3. Step 3 Scope manufacturers like Leupold can be a valuable source of information about their reticle: "Leupold® Ballistic Aiming System: Boone and Crockett Club® Big Game Reticle aiming system provides a series of additional aiming points to improve your ability to shoot accurately at longer ranges. Nikon2_bing.gif also provides good information suggesting the marks on their reticle be used for zero at 100yds followed by circles below representing 200, 300, 400 and 500 yds if the cartridge travels around 2800 ft per sec. Nikon suggests the center cross hair be zeroed at 200 yds for magnum calibers traveling around 3000 ft per sec. We understant that each variation of different bullet weight and powder charge changes trajectory and a scope manufacturer can not build a different reticle for each different cartridge made so practice on the range to determine how well the marks relate to the actual impact of where your bullet strikes at a know distance is important. The one thing that people using BDC scopes typically have problems with is that a BDC scope has the reticle in the second focal plane of the scope. If the reticle was in the first focal plane of the scope the reticle would look smaller on low powers like 3x and grow proportionately larger as the power increased to say 9x top power. The problem is that while the marks on the BDC reticle correspond accurately to the bullet drop at the know distances 200, 300yds etc. What happens when you lower the power from the scopes maximum power to any other lower power is the reticle stays the same size and the field of view within the scope increases which means that the distance between these marks on the BDC reticle no longer corresponds to the point where the bullet will strike. In short BDC reticles only work at the maximum power of the scope or at a set specific power. At all other powers these BDC reticles do not accurately represent where the bullet will strike.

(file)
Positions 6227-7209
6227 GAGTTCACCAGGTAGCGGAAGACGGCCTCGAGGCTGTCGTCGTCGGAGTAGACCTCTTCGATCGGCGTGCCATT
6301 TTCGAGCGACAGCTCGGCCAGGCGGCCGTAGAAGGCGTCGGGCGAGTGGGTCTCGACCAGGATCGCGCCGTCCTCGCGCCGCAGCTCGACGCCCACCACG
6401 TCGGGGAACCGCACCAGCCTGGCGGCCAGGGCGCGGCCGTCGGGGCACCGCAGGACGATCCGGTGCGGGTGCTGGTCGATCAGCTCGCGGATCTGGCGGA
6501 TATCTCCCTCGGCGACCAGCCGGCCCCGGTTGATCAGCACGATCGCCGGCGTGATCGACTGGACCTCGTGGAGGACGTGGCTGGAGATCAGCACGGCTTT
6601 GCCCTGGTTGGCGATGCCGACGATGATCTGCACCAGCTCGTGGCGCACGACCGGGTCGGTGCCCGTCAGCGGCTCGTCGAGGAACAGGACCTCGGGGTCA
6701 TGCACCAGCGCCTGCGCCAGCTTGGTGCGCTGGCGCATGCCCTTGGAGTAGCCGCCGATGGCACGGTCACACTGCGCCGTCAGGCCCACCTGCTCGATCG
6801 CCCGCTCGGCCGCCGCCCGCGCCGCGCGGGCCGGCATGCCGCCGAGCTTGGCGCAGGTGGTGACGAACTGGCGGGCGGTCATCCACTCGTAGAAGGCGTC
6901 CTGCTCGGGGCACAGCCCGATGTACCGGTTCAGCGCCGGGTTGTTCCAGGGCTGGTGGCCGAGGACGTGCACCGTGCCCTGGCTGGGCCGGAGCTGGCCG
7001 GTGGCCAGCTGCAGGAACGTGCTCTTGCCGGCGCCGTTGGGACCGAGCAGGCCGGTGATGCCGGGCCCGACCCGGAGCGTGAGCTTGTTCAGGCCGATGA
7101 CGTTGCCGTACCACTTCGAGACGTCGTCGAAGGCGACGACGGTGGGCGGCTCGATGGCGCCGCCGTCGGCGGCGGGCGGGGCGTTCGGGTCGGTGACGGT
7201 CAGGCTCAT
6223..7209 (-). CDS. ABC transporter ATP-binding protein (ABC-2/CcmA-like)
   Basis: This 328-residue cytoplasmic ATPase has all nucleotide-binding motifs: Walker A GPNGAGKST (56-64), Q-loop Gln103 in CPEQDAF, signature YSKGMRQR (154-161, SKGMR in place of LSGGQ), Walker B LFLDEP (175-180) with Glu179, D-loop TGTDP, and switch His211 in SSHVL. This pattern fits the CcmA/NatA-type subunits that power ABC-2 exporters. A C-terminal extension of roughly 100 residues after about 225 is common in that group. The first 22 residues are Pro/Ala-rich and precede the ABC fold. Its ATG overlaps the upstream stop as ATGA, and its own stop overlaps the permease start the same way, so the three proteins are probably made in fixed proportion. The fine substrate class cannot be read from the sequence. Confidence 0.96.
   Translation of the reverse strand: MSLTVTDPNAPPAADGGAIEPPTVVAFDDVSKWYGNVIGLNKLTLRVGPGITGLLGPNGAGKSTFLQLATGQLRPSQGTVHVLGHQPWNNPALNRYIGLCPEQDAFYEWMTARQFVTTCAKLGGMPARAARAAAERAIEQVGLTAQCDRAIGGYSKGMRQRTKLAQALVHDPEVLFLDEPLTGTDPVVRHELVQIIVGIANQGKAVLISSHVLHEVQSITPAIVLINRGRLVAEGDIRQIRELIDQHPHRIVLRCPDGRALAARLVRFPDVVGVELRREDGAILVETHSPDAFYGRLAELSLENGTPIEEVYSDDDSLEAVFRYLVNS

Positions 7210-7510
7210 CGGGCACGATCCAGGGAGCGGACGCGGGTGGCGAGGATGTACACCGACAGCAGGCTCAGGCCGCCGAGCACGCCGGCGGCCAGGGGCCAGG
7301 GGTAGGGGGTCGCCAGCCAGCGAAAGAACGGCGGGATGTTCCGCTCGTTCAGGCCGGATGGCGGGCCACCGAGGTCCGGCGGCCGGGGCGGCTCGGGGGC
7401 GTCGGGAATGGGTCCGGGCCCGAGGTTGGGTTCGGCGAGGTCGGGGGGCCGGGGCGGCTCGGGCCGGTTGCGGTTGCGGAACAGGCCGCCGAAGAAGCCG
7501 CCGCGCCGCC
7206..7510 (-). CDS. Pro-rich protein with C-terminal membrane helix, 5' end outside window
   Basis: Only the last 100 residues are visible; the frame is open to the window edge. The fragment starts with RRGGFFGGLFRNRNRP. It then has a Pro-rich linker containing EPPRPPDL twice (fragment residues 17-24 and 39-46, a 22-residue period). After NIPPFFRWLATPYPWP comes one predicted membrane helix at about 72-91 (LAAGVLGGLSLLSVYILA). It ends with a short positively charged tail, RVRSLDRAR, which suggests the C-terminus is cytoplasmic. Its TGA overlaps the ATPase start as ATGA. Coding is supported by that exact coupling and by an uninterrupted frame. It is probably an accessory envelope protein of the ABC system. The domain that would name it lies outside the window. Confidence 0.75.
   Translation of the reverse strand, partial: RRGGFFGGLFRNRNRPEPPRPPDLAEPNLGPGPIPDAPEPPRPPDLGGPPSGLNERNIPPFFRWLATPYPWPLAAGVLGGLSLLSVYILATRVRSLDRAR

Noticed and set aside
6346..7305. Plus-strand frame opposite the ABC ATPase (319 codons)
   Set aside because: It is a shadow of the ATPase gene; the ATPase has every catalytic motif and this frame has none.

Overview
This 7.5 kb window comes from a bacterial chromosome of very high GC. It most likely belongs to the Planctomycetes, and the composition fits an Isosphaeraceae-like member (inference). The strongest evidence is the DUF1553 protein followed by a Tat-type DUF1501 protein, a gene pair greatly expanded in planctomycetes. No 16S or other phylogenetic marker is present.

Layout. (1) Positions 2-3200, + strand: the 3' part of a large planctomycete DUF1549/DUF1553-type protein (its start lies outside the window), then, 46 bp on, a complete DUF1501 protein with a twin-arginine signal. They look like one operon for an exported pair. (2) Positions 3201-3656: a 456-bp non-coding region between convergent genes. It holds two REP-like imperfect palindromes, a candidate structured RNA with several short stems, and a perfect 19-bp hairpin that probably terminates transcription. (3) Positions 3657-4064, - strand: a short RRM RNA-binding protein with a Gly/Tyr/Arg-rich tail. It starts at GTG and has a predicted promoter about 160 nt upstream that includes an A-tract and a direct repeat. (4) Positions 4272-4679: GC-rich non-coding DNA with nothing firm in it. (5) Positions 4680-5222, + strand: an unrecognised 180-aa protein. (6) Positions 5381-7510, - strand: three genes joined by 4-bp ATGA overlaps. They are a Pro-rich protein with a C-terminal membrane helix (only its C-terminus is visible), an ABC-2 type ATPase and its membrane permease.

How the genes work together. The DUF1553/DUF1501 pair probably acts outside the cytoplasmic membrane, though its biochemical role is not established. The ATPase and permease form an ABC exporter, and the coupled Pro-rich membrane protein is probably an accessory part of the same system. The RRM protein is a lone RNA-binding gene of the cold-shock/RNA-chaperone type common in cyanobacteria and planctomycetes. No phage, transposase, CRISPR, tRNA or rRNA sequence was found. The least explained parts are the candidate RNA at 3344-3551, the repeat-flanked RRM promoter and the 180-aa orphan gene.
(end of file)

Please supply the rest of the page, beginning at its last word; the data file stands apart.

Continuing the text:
4. Step 4 The center X always remains the same. If you zero at 100 yards and you know that your bullet drops 8 inches at 300 yards you could forget about the BDC marks and hold the center X 8 inches high - that works at any power 3x or 9x and should be used at lower powers. If you zero the center crosshair at 100yds and have the BDC scope at the maximum power 9X then the first line or circle below the center X should be the mark you place on the center of the 200 yard target----- the bullet strike should hit the center. If by some chance you put the scope on 3x and placed that first mark below the center cross hair on that 200 yard target you would shoot over the top of the target. This is because as the power of the scope decreases the field of view increases the angle increase and gets wider. You can experiment with known power settings and see at a specific power say 3x what that first circle down corresponds to and make notes because at any set power what the marks correspond to will be repeatable.
I got this from a website, hope it helps.

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Which knob on the bushnell banner scope will raise the bullet when it is hitting six inches low?


It's a common misconception that you are moving the bullet's impact on the target... the bullet is hitting where the rifle is pointing and you want to get the scope to look at that same spot.
To move the scope's reticle up or down, turn the adjustment on the TOP of the cope in the direction you want the scope to look, so if your shooting low, turn the scope's adjustment in the DOWN direction.
Hope this helps, Mark the Gunsmith

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How to set my bushnell scope 3-9x40 for 200 yards


The Bushnell 3-9X40 has been around for quite some time in several forms, but it is pretty standard to set it like any other scope.

With the gun resting solidly on sand bags or something like a Lead Sled, shoot at a target with a 1" grid on it. Those targets are a free download at http://targetz.com/, but you have to browse to find them. Targets No: 10049 or 10058 are both usable, if you can see a 1" aiming point with a 9 power scope at 200 yards.